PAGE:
Well, it looks like it’s about time for that one holiday before every mall starts throwing up Christmas decorations. And I’m not talking about Thanksgiving, it’s Diwali people! The Hindu festival of lights that celebrates the triumph light (all that is good) over darkness (all that is bad). We decided to pop open our Netflix library to see what film best exemplifies the season of Diwali. Throughout our relentless flicking and viewing, we find that S. S. Rajamouli’s Baahubali duology takes the cake here. An Indian epic steeped in mythology drawing inspirations from well-known stories and original elements. Like any good epic, we’ve gotta start from the beginning so in this review we’re tackling the aptly named Baahubali: The Beginning.
Long ago in the mystical lands of Mahishmati, there is a dynastic struggle for the throne and soul of the kingdom. On a cold night, a grandmother flees from a group of soldiers sent to kill her and her grandchild. Against all odds, she endures the sword and the river to keep her baby alive, long enough for him to be adopted by a village leader and his wife who live at the bottom of a waterfall. Dubbed Named Shivudu, he grows up to be a strong and virtuous man who finds himself inextricably drawn to the world above the waterfall. Throughout his youth, he attempts and fails to scale the mighty torrential mountain, that is until he finds the motivation to conquer it. Soon, he finds himself wrapped up in a war between a rebel faction and an evil empire ruled by the magnificently cruel emperor Bhallaladeva. Along with the dauntless warrior, Avanthika Named will embark on an adventure of multiple lifetimes to save a dethroned queen and to find the truth of his past and future. This is the legend of Baahubali.
When approaching the film, I think it’s important that we leave our ideas and notions of traditional storytelling at the door. Because frankly, Baahubali was quite confusing at first but as the film went on, it became clear what writer K. V. Vijayendra Prasad was doing. Baahubali isn’t an adaptation but rather a homage to Hindu mythology. Building upon the trappings and themes of the cyclical nature of time and life. You’ll notice at certain points in the film that certain actors will have two roles. This decision is one of artistic merit instead of budgeting. It adds a new level of depth and context to how we perceive them. Characters aren’t just singular souls but in a way are the collective legacies of their families and past selves.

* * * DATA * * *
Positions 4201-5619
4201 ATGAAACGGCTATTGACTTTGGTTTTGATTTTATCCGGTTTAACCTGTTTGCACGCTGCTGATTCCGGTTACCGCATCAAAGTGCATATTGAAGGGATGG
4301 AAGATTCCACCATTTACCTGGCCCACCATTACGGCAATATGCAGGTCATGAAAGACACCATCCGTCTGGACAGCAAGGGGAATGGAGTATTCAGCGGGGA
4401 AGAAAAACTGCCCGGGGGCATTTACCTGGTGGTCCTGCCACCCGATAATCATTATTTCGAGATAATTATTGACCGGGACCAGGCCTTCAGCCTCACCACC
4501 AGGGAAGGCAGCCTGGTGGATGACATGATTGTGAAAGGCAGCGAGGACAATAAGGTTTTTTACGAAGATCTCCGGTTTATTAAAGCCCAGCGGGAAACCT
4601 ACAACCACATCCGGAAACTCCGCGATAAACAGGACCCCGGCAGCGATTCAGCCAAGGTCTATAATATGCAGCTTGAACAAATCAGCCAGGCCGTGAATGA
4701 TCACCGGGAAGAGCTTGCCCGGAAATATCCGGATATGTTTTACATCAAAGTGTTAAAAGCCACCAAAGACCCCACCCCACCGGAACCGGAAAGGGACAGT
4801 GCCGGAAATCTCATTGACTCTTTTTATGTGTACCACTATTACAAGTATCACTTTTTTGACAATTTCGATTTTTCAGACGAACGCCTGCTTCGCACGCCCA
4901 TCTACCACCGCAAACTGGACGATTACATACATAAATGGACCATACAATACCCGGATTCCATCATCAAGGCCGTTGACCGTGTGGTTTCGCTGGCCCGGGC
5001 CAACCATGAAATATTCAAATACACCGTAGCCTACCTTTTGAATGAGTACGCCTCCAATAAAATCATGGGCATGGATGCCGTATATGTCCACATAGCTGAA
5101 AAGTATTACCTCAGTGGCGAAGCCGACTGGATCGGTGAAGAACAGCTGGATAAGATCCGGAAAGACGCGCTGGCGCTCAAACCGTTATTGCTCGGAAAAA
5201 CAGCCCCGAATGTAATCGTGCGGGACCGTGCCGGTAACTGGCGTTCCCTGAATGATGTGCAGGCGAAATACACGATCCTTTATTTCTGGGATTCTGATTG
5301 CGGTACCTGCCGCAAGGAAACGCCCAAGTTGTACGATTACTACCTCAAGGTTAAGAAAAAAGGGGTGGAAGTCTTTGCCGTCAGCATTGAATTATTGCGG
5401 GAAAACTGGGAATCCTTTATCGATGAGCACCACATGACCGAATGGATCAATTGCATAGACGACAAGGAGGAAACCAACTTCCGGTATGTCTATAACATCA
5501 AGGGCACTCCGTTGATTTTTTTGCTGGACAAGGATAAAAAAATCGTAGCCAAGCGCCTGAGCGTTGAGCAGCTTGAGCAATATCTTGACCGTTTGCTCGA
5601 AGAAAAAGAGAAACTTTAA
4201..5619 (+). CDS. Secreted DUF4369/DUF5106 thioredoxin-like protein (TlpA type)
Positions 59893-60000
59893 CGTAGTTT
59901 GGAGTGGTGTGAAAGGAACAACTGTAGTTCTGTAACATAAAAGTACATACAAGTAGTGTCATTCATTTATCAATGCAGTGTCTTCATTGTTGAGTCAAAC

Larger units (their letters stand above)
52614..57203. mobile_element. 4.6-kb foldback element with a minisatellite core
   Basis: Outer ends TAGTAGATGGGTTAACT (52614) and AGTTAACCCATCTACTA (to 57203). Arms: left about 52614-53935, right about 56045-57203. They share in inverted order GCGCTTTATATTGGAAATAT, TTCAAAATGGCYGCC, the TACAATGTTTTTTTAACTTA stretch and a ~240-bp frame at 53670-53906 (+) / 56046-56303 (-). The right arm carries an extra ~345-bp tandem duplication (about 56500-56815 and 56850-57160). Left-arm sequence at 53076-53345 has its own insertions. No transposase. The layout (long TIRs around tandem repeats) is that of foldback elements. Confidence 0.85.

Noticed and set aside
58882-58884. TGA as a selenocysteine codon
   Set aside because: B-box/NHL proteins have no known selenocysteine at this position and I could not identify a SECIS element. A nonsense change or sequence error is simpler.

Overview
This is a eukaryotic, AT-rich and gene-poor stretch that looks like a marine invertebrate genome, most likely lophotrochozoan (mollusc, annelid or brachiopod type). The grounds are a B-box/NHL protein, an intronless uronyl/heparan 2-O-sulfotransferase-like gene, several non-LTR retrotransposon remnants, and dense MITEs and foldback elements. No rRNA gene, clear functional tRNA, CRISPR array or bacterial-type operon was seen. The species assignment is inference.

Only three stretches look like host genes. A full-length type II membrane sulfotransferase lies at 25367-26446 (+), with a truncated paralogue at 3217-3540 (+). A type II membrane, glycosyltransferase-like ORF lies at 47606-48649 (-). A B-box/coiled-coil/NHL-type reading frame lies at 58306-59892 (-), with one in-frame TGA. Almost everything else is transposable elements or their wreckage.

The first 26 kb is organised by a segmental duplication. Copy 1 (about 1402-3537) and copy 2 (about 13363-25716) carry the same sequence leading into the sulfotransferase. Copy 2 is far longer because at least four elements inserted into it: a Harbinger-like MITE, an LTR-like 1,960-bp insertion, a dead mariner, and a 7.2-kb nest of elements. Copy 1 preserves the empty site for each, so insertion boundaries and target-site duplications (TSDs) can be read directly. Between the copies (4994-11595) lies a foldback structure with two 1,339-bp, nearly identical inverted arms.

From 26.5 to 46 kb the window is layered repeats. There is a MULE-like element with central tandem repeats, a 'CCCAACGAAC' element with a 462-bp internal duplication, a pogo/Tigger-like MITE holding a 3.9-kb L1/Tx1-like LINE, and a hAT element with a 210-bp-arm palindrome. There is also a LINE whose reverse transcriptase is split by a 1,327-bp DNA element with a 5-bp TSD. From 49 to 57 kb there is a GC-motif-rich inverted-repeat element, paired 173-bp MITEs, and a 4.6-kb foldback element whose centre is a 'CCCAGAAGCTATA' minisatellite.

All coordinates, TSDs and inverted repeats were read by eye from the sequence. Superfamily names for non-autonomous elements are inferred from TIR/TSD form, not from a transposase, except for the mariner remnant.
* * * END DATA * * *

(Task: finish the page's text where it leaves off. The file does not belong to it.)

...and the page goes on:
For some, the pacing of the film can feel a bit rushed as events seem to be glossed over or happen in the blink of an eye. Man like woman? Woman like man? Married! I mean sure there’s a bit of development here and there but for the most part, events in the film can feel strange and abrupt. I suspect that Prasad is also doing this intentionally as he wishes to mirror the classical styles of myths and stories, that often scarce on details and developments. While it can seem intimidating to those unfamiliar with this particular genre of storytelling, Baahubali is by no means boring. I absolutely loved how narratives and important lore was conveyed through song in the films (and not in the cheesy Bollywood way). It’s little details like this that make the world of Mahishmati feel alive and rich. The reason why we love films like Lord of the Rings is because it doesn’t try to pander to our blockbuster sensibilities. It invites us to see the world through a different eye and to hear its tales, quite literally in a different tune.